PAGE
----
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Occupy London Claims Another Church Victim as Knowles Resigns, St. Paul’s in Turmoil

Posted on the 01 November 2011 by Periscope @periscopepost
Occupy London claims another church victim as Knowles resigns, St. Paul’s in turmoil

At OLSX, St. Paul's. Photo credit: Duncan C.,

Occupy London Stock Exchange

The Dean of St. Paul’s, the Rt. Rev. Graeme Knowles, announced his resignation on Monday, explaining in a statement that appeared on the church’s website, “It has become increasingly clear to me that, as criticism of the cathedral has mounted in the press, media and in public opinion, my position as Dean of St Paul’s was becoming untenable.” Knowles’s departure follows the resignations last week of Canon Chancellor of St Paul’s Giles Fraser and part-time chaplain Fraser Dyer; Knowles advocated taking legal action to evict the protesters, while Fraser and Dyer harboured deep concerns that eviction could result in violence. Fraser resigned after asking the police, not the protesters, to move from the steps of the church.

The church has been the subject of serious criticism for its response to the protesters, who have been living in some 200 tents around the churchyard since October 15. While some at the top are clearly sympathetic to the Occupy London cause, others are worried about the protest’s impact on the church’s finances – tourists aren’t as likely to visit the landmark church when it’s surrounded by legions of protesters dressed as zombified bankers.

Dr. Rowan Williams, the Archbishop of Canterbury, in his first official comment on the situation, responded to Knowles’s resignation in a statement released on his website on Monday: “The events of the last couple of weeks have shown very clearly how decisions made in good faith by good people under unusual pressure can have utterly unforeseen and unwelcome consequences, and the clergy of St Paul’s deserve our understanding in these circumstances.” He added, “The urgent larger issues raised by the protesters at St Paul’s remain very much on the table and we need – as a Church and as society as a whole – to work to make sure that they are properly addressed.”

So, the church finds itself embroiled in a crisis of faith, while the occupation on its doorstep wants to bring the focus back to why they’re really there – and whose fault is this whole mess?

Protesters never wanted Church “scalps” – but do want St. Paul’s on their side. Occupy London responded to Knowles’s resignation on its site by reiterating that the protests are about “social justice, real democracy and challenging the unsustainable financial system that punishes the many and privileges the few”, not about challenging St. Paul’s authority. “The management of St Paul’s Cathedral is obviously deeply divided over the position they have taken in response to our cause – but our cause has never been directed at the staff of the Cathedral,” the statement continued – before asking that the St. Paul’s Institute “publish its report into renumeration [sic] in the financial sector”, a survey of 500 City workers’ salary and bonuses that was due out last week, and “call on those of all faiths and none to be part of a call for change”.

St. Paul’s a “national joke”? Mark Field, Tory MP for Cities of London and Westminster, told The Telegraph, a Conservative paper with a deep affection for the City, that the protests had turned St. Paul’s into a “national joke”. Field said, “The whole thing is farcical. You couldn’t make it up. It’s gone from the sublime to the ridiculous. This tented community has been there for two weeks and has hardly brought the foundations of capitalism to its knees… Ironically, the only capitalist organisation that has lost out is St Paul’s. I suspect that these resignations will only ensure that these protesters become more entrenched.”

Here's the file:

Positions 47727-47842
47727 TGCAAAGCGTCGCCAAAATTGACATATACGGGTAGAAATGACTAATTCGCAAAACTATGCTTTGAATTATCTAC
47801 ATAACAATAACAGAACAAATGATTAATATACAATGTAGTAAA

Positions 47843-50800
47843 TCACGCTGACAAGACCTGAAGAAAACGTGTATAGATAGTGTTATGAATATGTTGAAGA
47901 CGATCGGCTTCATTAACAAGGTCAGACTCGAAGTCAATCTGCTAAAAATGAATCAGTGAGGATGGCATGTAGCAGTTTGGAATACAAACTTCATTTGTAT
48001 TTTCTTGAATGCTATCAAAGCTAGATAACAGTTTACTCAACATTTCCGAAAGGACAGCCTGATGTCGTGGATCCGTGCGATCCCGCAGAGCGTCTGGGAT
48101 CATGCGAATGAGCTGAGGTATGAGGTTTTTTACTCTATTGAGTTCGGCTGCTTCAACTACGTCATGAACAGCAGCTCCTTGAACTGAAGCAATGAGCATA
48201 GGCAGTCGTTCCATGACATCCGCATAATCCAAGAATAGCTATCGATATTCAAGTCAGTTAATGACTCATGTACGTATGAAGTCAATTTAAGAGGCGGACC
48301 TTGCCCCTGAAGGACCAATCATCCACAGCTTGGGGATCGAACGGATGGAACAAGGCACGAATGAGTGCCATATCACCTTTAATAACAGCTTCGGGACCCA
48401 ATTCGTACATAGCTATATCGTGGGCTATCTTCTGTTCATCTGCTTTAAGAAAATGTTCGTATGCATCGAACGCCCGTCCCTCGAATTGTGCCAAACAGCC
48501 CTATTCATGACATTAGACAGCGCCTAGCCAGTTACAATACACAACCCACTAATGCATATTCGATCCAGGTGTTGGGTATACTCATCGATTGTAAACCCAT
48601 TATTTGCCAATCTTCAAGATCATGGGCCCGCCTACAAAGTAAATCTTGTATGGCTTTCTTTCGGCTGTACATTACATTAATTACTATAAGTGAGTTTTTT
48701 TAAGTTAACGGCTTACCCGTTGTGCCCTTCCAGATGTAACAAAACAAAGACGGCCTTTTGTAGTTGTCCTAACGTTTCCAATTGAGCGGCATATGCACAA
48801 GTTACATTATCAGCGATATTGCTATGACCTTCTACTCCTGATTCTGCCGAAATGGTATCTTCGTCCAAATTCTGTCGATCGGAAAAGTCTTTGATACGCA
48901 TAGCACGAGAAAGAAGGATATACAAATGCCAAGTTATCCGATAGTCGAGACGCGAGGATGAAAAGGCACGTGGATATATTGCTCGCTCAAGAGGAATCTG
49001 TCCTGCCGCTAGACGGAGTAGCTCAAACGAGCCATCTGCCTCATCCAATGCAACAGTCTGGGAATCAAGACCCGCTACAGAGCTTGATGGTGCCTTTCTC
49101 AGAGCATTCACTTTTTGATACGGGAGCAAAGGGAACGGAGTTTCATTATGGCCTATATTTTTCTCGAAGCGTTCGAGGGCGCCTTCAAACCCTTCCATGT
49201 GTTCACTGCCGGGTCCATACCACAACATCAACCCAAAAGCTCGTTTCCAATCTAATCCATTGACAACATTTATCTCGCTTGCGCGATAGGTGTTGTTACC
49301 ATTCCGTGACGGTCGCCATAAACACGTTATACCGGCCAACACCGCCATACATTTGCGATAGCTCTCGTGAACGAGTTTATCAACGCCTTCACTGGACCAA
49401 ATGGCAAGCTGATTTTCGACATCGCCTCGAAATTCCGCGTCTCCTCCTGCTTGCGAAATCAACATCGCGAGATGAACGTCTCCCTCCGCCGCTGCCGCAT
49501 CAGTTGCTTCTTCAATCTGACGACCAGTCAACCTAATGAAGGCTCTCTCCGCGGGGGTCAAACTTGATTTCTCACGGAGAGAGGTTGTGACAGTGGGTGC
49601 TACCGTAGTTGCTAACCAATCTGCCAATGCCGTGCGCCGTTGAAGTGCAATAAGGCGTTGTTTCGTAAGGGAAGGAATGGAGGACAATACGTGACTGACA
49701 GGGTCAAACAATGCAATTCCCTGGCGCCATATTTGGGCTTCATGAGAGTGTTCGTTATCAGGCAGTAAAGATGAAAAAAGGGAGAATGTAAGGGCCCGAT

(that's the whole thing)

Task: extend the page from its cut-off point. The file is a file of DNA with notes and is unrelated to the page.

“The whole thing is farcical,” says MP Field.

The church is the real victim here. The Times (£), in a leading editorial, claimed that there are many groups you could blame for the Occupy London encampment: “Hippies, bankers, students, money men, corporate greed, fatuous fashionable left-wing doctrine, fatuous fashionable right-wing doctrine, David Cameron, Gordon Brown the manufacturers of cheap tents, allowing protesters too many human rights or too few.” But you can’t blame the Church of England. Intoned The Times, “It is admirable that the leaders of St Paul’s take their teachings so seriously that the question of how to police a small demonstration causes a crisis of conscience.” Perhaps the protesters should examine theirs.

Blame the clergy’s “bizarre and indecisive handling”. Riazat Butt, religious affairs correspondent for The Guardian, claimed that the St. Paul’s clergy have only themselves to blame for this “unprecedented” crisis – and for the costly legal battle that will likely ensue as attempts to evict the protesters move forward. Butt spoke with church commentator Paul Handley, editor of Church Times, who agreed, “They were hugely mistaken in closing the cathedral and backing the injunction. They have started on a path they have no control over and the threat of force undermines any efforts to be friendly.”

And what about the Corporation of the City of London? The somewhat silent partner in this whole fiasco has been the Corporation of the City of London, the authority responsible for the Square Mile, London’s financial heart and, as George Monbiot claimed in a piece for The Guardian, “the place where democracy goes to die”. Protesters want the Corporation to be subject to greater national control and oversight; Monbiot, railing against the “medieval” rules of the Corporation that put a significant amount of power into the hands of the businesses that reside there, agrees.

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